The presidents of Slovakia and Poland have defended the EU sanctions
against Russia as justified.
Speaking at a press briefing following a Visegrad Group summit of heads of state, Slovak President Andrej Kiska said the EU could not remain indifferent to the 2014 annexation of Crimea which was a blatant violation of international law and said he welcomed the fact that EU members had acted in unity in enforcing sanctions. Polish President Andrzej Duda also said the sanctions were fully justified.
Czech President Zeman, who is one of the most vocal opponents of the sanctions and who has repeatedly called for them to be lifted, made no comment, saying sanctions had not been on the agenda of the meeting. Hungarian President Janos Ader likewise refrained from commenting on the issue.
Having served as US secretary of state from 1997 to 2001, Madeleine Albright ranks as one of the most accomplished of all Czech-Americans. I got to speak to the Prague-born politician recently when she was special guest at the Reality Czech evening in New York, organised by the Bohemian Benevolent and Literary Association and the Václav Havel Library Foundation to mark the centenary of the founding of Czechoslovakia. Our conversation eventually turned to that landmark anniversary – but it began with Secretary Albright’s recently published book Fascism:
Czech politicians have welcomed the Trump-Putin summit in Helsinki, with Prime Minister Babiš calling it a breakthrough in bilateral relations that will open dialogue on many burning issues. However political analysts predict that the new relationship may bring trying times for Europe. Commentator Daniel Anýž says the two leaders clearly have a common interest in a weak European Union.
The Czech-Russian Discussion Forum, a new annual platform created by the two countries’ respective presidents, met for the first time on Thursday, in a Prague session closed to the public. The aim is to promote open discussion on a wide range of topics, including bilateral relations and chapters in their shared history. The Forum has, however, been derided by a number of Czech public figures as a potential propaganda tool for the Kremlin.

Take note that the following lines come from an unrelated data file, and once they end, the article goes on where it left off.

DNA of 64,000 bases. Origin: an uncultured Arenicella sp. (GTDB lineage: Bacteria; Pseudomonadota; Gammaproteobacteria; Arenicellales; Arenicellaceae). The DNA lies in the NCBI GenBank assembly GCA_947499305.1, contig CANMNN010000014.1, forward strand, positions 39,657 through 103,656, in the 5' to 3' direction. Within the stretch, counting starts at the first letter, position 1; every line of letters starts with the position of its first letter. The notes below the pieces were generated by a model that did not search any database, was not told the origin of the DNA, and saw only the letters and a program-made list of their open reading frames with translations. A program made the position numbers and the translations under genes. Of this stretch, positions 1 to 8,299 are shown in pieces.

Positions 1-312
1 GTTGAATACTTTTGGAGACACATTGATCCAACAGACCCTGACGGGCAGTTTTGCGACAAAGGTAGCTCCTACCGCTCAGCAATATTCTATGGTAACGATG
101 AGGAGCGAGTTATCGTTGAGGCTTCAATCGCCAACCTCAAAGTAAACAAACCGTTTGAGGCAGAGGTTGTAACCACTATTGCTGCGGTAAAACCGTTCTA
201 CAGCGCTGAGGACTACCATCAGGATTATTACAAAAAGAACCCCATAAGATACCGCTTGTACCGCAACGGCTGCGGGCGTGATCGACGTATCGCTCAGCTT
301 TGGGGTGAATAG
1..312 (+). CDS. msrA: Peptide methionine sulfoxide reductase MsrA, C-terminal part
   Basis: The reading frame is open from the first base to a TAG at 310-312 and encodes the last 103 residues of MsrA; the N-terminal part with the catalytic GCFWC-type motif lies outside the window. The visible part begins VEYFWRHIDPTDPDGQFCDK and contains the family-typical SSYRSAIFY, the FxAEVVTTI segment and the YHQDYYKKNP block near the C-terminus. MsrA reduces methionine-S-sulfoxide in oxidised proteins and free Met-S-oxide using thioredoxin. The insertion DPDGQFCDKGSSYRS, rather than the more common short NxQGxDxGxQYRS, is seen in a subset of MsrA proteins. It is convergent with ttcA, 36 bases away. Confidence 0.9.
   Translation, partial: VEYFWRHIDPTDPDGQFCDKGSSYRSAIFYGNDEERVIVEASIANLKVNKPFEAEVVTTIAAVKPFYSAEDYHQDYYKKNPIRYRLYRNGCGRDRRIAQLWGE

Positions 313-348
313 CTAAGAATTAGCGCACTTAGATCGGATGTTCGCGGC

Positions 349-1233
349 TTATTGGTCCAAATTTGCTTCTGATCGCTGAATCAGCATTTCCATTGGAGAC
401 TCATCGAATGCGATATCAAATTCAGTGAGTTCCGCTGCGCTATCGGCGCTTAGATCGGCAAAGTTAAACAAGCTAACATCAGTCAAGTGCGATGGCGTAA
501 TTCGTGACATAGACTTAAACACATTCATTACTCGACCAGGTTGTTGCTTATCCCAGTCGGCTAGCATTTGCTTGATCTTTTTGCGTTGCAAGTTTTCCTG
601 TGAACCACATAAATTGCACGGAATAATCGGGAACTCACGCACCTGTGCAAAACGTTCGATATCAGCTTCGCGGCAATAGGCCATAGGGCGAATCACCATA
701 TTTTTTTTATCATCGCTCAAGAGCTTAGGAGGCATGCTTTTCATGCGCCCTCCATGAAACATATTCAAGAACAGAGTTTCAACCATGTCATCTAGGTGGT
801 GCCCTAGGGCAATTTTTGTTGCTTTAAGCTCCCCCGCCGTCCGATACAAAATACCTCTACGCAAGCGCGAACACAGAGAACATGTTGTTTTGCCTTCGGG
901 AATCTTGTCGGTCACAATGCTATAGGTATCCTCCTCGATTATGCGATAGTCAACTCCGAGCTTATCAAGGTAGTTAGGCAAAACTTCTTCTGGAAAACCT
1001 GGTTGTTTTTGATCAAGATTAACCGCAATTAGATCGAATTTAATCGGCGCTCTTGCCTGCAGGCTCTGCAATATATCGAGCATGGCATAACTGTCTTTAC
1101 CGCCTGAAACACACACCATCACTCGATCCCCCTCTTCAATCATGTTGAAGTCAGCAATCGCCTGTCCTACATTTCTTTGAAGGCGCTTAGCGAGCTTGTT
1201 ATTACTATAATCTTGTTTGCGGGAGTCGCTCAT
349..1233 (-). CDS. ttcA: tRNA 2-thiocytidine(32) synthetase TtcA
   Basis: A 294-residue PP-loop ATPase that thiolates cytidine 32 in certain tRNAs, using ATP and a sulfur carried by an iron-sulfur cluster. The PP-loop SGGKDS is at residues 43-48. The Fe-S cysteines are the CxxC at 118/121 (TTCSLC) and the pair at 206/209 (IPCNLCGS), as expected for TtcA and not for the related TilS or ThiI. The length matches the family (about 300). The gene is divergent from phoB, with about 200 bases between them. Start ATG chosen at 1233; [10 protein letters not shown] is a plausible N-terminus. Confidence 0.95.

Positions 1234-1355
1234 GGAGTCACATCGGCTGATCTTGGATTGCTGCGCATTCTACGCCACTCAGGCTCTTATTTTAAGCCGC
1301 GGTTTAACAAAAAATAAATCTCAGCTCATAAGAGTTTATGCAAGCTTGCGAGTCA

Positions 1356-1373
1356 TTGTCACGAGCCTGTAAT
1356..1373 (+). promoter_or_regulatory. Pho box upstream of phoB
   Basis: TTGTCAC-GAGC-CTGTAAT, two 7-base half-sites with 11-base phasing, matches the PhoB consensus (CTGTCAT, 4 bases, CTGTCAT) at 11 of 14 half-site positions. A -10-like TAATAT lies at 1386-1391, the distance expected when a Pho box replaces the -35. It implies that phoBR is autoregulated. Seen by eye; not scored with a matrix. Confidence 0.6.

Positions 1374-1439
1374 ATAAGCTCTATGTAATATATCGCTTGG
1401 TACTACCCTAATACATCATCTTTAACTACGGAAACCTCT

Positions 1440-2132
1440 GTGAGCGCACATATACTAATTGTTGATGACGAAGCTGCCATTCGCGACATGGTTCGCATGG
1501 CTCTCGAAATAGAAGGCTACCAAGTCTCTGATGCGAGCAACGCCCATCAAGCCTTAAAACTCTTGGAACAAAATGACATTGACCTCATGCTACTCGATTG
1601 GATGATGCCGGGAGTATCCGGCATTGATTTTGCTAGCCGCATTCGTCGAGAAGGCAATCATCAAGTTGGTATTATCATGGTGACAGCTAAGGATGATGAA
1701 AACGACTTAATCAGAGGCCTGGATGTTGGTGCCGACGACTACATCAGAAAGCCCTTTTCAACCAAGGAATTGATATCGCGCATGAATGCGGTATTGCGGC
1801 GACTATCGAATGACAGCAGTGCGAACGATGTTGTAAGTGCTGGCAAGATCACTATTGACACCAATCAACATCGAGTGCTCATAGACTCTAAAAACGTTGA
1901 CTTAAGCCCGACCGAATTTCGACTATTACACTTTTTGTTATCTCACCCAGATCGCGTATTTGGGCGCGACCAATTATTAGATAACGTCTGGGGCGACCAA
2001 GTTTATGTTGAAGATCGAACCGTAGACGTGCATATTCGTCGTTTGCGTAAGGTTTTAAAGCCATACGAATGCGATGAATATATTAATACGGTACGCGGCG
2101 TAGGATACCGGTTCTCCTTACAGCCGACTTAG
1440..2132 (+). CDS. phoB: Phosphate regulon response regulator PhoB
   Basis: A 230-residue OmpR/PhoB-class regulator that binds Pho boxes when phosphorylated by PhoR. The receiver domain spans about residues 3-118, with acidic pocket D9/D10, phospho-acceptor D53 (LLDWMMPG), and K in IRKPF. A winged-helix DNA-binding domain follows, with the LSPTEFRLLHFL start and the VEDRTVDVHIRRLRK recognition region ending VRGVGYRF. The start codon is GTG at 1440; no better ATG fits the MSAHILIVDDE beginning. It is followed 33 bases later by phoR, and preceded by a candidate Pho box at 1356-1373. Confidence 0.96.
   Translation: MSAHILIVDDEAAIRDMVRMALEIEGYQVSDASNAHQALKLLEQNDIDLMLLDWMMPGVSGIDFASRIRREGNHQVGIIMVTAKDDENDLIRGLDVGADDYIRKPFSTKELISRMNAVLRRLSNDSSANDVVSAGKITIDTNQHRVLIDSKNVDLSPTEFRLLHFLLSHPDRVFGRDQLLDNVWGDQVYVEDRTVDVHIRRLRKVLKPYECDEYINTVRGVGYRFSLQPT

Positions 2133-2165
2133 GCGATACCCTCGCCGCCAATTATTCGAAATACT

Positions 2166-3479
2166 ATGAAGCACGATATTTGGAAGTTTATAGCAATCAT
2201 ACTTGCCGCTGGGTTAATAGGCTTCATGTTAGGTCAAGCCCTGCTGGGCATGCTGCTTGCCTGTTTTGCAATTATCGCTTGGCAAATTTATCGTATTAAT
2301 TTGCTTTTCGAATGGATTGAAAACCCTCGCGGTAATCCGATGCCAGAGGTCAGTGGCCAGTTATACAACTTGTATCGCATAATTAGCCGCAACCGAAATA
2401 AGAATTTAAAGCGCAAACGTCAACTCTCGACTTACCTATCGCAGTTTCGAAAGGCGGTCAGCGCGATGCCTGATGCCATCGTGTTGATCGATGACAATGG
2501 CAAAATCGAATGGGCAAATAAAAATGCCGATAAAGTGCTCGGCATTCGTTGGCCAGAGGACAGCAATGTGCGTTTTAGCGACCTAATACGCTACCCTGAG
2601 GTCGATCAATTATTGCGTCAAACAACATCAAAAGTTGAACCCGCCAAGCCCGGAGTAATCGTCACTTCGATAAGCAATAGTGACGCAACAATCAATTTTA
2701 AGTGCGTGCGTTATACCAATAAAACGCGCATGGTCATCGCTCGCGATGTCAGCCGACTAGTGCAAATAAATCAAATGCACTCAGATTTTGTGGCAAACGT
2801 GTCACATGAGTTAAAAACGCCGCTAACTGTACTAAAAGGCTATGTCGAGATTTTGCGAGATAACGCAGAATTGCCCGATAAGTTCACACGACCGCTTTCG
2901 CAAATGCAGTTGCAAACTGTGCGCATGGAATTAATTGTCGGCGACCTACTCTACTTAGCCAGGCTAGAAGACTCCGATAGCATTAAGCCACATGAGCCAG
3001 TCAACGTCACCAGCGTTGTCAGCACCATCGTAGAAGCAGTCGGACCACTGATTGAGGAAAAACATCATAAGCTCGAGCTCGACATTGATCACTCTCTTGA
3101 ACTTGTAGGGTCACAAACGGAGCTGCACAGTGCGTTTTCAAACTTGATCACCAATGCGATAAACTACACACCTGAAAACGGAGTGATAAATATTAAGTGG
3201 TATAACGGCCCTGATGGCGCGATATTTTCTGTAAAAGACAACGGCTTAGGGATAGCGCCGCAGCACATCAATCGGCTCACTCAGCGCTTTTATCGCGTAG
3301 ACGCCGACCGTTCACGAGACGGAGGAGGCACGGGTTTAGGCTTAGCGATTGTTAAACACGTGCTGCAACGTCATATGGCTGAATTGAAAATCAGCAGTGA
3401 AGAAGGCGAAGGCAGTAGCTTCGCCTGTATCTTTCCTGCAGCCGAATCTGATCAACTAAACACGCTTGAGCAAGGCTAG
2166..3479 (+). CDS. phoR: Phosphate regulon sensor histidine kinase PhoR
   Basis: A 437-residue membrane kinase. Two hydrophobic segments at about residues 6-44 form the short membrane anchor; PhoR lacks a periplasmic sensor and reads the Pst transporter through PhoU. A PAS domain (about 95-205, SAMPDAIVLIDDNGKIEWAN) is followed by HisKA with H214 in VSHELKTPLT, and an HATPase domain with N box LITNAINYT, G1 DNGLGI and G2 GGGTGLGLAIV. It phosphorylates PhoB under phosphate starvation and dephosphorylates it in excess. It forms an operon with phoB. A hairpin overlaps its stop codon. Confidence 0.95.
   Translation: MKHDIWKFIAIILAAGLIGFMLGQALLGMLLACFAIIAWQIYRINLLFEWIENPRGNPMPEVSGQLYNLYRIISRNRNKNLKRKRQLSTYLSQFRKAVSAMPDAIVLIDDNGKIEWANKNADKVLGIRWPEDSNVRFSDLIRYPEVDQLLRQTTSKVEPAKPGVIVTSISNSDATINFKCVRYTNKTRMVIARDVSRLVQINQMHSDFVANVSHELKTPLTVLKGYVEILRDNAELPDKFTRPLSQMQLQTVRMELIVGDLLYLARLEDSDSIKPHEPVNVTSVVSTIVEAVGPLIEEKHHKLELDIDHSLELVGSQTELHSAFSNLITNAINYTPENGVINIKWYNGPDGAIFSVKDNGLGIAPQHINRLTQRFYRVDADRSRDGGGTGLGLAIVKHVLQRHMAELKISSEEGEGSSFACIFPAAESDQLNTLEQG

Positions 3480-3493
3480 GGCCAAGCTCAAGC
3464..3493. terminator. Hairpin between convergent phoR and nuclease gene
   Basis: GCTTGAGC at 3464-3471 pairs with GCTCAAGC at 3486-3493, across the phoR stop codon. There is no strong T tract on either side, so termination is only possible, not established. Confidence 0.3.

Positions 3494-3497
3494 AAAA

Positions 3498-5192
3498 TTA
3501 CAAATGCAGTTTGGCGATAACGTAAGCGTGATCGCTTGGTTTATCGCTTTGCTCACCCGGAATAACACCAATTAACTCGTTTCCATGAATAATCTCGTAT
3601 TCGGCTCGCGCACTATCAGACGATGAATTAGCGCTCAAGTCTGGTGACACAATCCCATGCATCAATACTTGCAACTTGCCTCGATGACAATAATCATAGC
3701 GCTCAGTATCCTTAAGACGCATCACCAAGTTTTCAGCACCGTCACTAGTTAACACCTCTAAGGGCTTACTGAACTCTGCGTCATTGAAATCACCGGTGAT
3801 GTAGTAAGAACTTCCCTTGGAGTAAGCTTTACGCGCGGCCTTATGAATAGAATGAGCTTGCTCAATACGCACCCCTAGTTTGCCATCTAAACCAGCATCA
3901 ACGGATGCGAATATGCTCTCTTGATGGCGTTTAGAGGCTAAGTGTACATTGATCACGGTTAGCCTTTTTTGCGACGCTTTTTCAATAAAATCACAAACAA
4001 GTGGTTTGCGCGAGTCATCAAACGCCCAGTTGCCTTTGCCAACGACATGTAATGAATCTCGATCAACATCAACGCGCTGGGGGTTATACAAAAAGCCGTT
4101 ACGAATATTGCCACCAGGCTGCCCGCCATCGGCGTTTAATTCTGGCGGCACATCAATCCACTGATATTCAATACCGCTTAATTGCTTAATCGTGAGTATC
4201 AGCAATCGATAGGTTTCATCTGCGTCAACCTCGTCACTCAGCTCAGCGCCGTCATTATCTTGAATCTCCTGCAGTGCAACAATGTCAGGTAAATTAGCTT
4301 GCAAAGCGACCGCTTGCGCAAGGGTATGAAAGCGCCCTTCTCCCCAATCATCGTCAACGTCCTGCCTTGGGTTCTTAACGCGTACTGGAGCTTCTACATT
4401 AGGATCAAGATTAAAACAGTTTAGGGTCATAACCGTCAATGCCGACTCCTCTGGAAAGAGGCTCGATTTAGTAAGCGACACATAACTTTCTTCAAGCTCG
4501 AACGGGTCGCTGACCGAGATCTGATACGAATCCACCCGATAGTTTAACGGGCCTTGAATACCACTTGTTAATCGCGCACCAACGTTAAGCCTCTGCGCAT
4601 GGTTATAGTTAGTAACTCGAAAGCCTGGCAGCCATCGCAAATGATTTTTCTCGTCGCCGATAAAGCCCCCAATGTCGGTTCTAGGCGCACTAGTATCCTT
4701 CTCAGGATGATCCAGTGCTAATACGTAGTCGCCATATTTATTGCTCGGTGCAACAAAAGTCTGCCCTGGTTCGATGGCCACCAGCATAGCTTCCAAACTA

The Night Wolves, a Russian motorcycle club known for its staunch
nationalism and close ties to Vladimir Putin, is making several appearances
in the Czech Republic in connection with the end-of-war celebrations. They
attended a commemorative ceremony in Silesia on Friday and are expected to
return to the Czech Republic on Sunday.
The Russian bikers’ presence in the country is highly controversial. They claim they are paying homage to Red Army soldiers who died liberating Czechoslovakia, but critics see their rides as politically provocative and Russian propaganda.
Though long based in Wales, where he teaches at the Cardiff School of Law and Politics, Professor Jiří Přibáň is a regular commentator on politics in his native Czech Republic. Last week I discussed the rise of populism, the chances of a vote on leaving the EU and the outlook for Czech liberals with the sociologist and theorist of law and constitutionalism. But I first asked Jiří Přibáň how Andrej Babiš’s ANO had, in little over five years, succeeded in becoming the dominant force in Czech politics.
President Putin’s re-election for a fourth term in office has evoked mixed reactions in the Czech Republic, reflecting the different perceptions of Russia today. President Zeman, who is seen as a strong supporter of President Putin, presents Russia as a promising business partner, but many politicians and ordinary people in this country still see Russia as a threat. So is Russia under Putin a partner or a threat – that’s a question I put to Petr Kratochvíl, head of the Prague-based Institute of International Relations.
Dr. Sean Hanley is an expert on democracy and parties in the Czech Republic and is the author of The New Right in the New Europe: Czech transformation and right-wing politics. When we sat down last week at his office at the School of Slavonic and East European Studies at University College London, the conversation took in the demise of the Czech right since the book’s publication in 2007, the rise and rise of ANO and the immediate prospects for prime minister designate Andrej Babiš. But I first asked the political scientist what had led him to his
President Miloš Zeman met with Russian leader Vladimir Putin in Sochi,
beginning the official program of his five-day visit. The two met at Mr
Putin’s personal residence, Bocharov Ruchei, often the site of top
meetings during state visits.
According to the Czech News Agency, Mr Putin expressed appreciation for Mr Zeman’s interest in deepening economic cooperation between Russia and the Czech Republic, despite differences. On his trip, the Czech president is being accompanied by a business delegation representing more than 130 firms, looking for new opportunities for trade.
President Zeman expressed regret that it had not been possible for “technical, not ideological reasons” to transfer the reliquary bust for the skull of Saint Ludmila to go on display for two days in Russia; St Ludmila is revered in the Russian Orthodox Church.